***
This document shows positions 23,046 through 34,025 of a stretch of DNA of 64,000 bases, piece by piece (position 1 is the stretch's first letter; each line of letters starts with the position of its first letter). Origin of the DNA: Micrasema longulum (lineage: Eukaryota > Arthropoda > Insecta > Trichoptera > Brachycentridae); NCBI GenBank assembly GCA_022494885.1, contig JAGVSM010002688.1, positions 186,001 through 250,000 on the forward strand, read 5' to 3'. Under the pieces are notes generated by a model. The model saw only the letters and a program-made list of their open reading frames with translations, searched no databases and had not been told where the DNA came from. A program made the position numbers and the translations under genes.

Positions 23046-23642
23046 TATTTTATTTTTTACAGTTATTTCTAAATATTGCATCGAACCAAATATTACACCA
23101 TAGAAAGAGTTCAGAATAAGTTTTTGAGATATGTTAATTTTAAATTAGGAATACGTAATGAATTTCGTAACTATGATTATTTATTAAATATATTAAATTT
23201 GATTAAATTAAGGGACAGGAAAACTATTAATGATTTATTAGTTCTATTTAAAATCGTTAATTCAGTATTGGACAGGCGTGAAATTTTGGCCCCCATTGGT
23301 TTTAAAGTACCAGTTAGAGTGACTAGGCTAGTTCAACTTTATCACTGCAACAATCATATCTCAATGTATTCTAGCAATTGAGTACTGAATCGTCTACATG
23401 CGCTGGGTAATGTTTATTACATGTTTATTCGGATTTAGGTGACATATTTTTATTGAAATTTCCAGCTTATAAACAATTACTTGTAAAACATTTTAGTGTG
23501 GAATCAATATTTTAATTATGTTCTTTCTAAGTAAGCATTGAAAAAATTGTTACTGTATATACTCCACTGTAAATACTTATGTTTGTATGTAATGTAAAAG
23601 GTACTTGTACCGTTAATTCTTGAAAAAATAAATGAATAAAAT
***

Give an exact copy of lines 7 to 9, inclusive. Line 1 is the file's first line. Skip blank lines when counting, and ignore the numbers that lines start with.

23401 CGCTGGGTAATGTTTATTACATGTTTATTCGGATTTAGGTGACATATTTTTATTGAAATTTCCAGCTTATAAACAATTACTTGTAAAACATTTTAGTGTG
23501 GAATCAATATTTTAATTATGTTCTTTCTAAGTAAGCATTGAAAAAATTGTTACTGTATATACTCCACTGTAAATACTTATGTTTGTATGTAATGTAAAAG
23601 GTACTTGTACCGTTAATTCTTGAAAAAATAAATGAATAAAAT